Cecilia is a waitress in New Jersey during the Depression and is searching for an escape from her dreary life. Tom Baxter is a dashing young archaeologist in the film "The Purple Rose of Cairo." After losing her job Cecilia goes to see the film in hopes of raising her spirits. Much to her surprise Tom Baxter walks off the screen and into her life. There's only one problem..Tom isn't real. Meanwhile Hollywood is up in arms when they dicover that other Tom Baxters are trying to leave the screen in other theatres. Will Tom ever return and finish the film or will he decide to stay in the real world?Written by
Ricky Darbonne <email@example.com>
Jeff Daniels replaced Michael Keaton in the lead male role. Keaton was originally cast footage was shot for ten days. Director Woody Allen decided it wasn't working, feeling that Keaton, despite a good performance so far, was miscast being too contemporary for the part and was not fitting well into this period movie. Keaton had taken sizable salary cut to do a film with Allen. Apparently, Keaton was to appear in another later Allen film to make-up for this disappointment, but to date (April, 2018) this has yet to occur. See more »
Although the film's fictional namesake has scenes filmed in the Copacabana club in New York, the club was not open until November 1940. This is not consistent with the actual film, which is set during the Great Depression. See more »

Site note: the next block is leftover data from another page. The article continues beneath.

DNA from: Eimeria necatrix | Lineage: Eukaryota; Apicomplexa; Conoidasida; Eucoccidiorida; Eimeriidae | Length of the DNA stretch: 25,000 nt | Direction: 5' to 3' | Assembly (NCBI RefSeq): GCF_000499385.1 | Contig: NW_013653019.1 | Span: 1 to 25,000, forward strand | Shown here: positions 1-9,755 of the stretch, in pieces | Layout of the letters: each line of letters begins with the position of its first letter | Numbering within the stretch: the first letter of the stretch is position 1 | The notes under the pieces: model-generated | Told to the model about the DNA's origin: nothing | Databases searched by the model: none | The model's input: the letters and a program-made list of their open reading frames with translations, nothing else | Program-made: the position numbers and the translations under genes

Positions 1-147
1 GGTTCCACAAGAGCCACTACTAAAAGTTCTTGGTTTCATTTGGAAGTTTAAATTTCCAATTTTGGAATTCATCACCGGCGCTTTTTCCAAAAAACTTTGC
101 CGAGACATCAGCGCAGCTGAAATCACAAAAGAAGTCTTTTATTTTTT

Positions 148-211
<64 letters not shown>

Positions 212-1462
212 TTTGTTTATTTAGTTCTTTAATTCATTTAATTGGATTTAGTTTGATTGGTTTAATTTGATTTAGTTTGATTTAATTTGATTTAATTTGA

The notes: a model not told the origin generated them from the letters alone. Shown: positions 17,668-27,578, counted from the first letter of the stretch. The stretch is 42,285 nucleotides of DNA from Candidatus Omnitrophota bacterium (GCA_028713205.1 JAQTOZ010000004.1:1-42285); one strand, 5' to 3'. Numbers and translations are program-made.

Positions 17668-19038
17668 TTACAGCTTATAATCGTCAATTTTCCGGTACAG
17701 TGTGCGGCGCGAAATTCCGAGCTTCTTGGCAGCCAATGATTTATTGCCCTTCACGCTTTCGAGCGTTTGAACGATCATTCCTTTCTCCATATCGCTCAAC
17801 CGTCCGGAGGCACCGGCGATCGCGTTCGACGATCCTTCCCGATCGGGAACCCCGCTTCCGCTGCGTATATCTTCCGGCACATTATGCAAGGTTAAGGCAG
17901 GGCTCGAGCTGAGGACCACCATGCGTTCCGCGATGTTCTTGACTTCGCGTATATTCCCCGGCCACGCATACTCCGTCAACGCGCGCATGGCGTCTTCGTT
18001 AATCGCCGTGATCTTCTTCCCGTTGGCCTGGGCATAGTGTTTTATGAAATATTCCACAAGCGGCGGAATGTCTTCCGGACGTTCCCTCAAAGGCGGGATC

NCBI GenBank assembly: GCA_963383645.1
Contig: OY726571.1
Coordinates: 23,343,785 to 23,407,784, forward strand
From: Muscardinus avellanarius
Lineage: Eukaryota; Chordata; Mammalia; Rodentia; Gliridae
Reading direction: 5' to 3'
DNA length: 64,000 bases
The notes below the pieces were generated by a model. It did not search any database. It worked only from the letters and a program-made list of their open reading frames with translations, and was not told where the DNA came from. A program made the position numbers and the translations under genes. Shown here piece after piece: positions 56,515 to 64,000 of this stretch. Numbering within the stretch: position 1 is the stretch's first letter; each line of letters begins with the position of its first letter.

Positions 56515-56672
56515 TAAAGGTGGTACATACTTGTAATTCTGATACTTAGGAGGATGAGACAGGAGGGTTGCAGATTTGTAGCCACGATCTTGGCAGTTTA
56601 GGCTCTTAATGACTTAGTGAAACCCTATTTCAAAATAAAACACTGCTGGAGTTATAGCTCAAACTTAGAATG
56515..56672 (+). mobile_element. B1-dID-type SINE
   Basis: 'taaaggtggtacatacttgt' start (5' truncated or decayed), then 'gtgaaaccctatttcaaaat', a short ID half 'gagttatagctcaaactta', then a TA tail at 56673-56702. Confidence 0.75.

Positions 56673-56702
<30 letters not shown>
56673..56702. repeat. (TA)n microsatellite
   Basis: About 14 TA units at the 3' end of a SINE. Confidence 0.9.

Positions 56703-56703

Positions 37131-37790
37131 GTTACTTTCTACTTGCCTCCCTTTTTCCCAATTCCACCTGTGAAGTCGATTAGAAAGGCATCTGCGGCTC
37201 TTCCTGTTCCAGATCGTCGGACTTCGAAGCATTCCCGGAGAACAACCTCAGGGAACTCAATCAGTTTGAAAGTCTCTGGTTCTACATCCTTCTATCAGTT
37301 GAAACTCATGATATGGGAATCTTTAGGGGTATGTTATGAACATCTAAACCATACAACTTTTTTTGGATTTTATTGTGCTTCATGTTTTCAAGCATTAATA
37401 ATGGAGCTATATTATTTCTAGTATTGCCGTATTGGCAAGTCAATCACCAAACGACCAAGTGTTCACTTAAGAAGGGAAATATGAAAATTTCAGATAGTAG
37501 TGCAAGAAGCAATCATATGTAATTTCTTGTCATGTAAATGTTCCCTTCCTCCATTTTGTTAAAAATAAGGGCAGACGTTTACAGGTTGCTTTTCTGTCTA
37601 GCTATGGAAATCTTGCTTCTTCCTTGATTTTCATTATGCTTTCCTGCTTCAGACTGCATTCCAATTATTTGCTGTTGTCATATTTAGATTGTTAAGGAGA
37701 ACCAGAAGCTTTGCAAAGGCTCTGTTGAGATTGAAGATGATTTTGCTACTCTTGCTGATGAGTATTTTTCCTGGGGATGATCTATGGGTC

Flawless in its own way, a pure pleasure to sit back and lose yourself
The Purple Rose of Cairo (1985)
There's no way you can't like the ingenuity of the movie, and the fun it has. It's about the joy of life, and love of the movies, and the difficulty to tell the difference sometimes (at least when in the theater).
In some ways this is one of Woody Allen's lightest movies, and certainly lightweight compared to the more serious movies of this period (like the stunning gem, "Another Woman"). It's not zany like his earliest comedies ("Love and Death"). And it's not deeply observant and sometimes downright moving and brilliant like his best movies (like "Annie Hall" or "Crimes and Misdemeanors"). In that way it feels like what some novelists would call an "entertainment" to distinguish from their heavier masterpieces, and sometimes these are the most readable of all. Or the most watchable.
"The Purple Rose of Cairo" is inventive, warm, and touching. It's really high brow hilarious when the people on the screen react to the situation, not only because of the existential reality shift going on, but because they are all high brow types. Then there are the everyday scenes with Mia Farrow, the lead actress in the real world (usually), and support from Danny Aiello, really just a foil for the main romances (two) going on with Farrow (singular). It's not as complicated as it sounds, which might prove the elegance of Allen's writing.
A beautiful, delicate movie without undo weightiness. Joyous, yes, even in its melancholy end.
27 of 32 people found this review helpful.
Was this review helpful to you?
| Report this